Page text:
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On 50th Anniversary Of Riot, Columnist Says 'Detroit Is Not Dead'

One of the most profound events in Michigan's history is the Detroit riot of 1967. I was 16 years old on that day in July. My brother and I were on our way to visit our cousins three blocks from where the riot began.

Detroit, like many urban areas in the 1960s, was a place of racial tension and social unrest. The African-American community had trouble finding jobs and housing, and faced harassment from Detroit’s police force, which was 95 percent white.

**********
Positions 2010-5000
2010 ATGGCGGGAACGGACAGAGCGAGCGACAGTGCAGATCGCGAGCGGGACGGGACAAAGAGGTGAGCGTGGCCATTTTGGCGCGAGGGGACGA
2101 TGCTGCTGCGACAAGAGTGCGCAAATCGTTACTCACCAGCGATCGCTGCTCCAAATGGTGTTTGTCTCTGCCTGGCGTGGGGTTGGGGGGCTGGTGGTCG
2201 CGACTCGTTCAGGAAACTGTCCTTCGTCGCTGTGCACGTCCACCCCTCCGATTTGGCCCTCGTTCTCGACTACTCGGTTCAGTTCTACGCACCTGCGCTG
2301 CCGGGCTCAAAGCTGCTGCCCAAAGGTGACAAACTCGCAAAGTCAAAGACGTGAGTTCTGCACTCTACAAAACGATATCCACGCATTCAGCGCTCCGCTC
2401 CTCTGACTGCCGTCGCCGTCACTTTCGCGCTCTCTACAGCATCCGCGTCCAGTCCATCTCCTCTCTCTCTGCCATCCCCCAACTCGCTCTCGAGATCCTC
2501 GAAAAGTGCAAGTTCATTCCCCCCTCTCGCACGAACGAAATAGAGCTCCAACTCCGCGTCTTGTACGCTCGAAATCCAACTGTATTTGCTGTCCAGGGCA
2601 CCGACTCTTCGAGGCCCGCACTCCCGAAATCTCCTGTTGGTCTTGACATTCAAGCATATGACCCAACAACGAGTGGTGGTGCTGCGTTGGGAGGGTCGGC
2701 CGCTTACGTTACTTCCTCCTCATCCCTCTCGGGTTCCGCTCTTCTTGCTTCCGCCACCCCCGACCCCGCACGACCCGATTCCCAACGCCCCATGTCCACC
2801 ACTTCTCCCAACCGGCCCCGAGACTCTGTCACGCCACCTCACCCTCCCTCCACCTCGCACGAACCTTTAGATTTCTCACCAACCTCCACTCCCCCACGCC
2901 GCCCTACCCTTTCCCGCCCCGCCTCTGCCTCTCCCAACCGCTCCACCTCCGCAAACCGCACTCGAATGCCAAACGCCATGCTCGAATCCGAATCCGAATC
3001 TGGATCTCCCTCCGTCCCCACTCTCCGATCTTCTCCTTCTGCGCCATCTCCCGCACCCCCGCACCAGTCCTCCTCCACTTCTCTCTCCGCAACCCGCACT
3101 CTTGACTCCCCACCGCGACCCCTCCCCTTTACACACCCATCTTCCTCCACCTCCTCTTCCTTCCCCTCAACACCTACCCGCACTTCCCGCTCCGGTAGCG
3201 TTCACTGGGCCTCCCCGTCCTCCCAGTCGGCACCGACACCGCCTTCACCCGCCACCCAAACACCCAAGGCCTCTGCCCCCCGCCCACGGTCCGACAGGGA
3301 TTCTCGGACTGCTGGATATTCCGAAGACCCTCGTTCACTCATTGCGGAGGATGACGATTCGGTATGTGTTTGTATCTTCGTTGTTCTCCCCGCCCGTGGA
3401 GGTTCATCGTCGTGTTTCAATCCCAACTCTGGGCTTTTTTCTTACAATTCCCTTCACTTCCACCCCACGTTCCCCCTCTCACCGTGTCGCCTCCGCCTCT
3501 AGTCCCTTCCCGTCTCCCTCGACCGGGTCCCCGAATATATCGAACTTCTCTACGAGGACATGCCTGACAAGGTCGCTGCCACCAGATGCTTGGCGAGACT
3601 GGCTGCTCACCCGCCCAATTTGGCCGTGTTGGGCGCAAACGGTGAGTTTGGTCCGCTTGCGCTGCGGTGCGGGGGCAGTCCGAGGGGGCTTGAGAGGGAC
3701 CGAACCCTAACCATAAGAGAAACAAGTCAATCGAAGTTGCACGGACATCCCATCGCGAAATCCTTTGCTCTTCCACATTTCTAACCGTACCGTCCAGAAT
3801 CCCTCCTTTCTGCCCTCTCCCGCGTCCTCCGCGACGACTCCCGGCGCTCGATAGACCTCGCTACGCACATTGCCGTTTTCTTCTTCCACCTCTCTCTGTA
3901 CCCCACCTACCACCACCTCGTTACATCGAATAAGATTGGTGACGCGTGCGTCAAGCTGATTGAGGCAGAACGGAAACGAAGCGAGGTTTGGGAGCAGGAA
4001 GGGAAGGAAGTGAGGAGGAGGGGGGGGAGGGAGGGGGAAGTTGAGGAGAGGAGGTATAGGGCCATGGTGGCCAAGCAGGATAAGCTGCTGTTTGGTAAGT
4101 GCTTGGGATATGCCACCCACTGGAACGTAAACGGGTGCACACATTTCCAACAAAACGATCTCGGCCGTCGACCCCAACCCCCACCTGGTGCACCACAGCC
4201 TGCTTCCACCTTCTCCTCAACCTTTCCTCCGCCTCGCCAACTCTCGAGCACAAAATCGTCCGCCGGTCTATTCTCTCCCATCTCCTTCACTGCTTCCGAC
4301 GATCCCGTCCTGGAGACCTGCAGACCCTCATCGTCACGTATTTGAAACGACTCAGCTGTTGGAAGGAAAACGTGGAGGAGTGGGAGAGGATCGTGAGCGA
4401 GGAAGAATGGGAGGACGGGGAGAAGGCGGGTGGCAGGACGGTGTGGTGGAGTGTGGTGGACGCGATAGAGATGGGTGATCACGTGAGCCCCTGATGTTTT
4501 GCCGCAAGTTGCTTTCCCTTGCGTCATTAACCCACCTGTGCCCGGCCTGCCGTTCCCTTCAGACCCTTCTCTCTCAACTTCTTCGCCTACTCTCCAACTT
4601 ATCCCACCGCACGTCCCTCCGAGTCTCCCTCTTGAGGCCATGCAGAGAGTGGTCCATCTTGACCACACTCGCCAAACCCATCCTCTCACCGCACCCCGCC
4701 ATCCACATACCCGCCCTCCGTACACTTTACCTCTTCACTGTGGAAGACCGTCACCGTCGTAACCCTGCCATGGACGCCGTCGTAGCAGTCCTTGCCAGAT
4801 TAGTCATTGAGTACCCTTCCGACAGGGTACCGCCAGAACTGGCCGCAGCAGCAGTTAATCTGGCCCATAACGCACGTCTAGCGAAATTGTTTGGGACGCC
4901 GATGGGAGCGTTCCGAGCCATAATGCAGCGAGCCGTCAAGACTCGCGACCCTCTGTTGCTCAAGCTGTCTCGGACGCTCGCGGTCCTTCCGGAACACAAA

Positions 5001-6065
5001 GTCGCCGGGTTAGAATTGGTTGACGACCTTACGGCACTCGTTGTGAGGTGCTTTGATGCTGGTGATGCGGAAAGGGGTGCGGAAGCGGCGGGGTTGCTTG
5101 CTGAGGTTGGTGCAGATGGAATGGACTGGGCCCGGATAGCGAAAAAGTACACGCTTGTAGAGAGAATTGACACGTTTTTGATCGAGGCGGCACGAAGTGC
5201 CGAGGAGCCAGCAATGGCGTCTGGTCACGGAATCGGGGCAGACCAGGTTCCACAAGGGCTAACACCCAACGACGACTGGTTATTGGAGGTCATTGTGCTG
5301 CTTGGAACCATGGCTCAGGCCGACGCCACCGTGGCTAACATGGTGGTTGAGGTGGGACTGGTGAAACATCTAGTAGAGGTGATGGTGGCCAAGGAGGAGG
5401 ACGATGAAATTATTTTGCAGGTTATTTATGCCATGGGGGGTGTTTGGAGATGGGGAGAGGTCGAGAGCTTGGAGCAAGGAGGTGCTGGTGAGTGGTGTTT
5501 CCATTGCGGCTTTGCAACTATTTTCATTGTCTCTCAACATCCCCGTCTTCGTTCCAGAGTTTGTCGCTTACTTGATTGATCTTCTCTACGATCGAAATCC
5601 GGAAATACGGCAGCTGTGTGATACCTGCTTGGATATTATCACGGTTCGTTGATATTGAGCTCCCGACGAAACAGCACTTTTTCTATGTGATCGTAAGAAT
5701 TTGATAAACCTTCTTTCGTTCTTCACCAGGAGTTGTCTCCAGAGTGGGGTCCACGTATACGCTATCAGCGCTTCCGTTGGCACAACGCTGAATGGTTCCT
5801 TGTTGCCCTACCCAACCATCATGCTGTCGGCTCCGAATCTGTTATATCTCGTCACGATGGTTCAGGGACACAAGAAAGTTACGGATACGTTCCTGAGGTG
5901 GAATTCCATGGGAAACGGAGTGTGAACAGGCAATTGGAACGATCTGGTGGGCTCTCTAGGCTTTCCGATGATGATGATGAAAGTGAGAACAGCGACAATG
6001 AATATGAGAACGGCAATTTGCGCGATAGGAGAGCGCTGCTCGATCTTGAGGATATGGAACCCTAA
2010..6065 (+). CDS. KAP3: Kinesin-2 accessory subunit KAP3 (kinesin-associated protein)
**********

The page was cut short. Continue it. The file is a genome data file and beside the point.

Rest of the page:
On this edition of In Black America, I speak with Rochelle Riley, a columnist with the Detroit Free Press, about how the Motor City has moved on 50 years after the riot.

John L. Hanson is the producer and host of the nationally syndicated radio series In Black America. It’s heard on home station KUT at 10 p.m. Tuesdays and 6:30 a.m. Sundays — and weekly on close to 20 stations across the country. The weekly podcast of IBA, the only nationally broadcast Black-oriented public affairs radio program, is one of KUT’s most popular podcasts.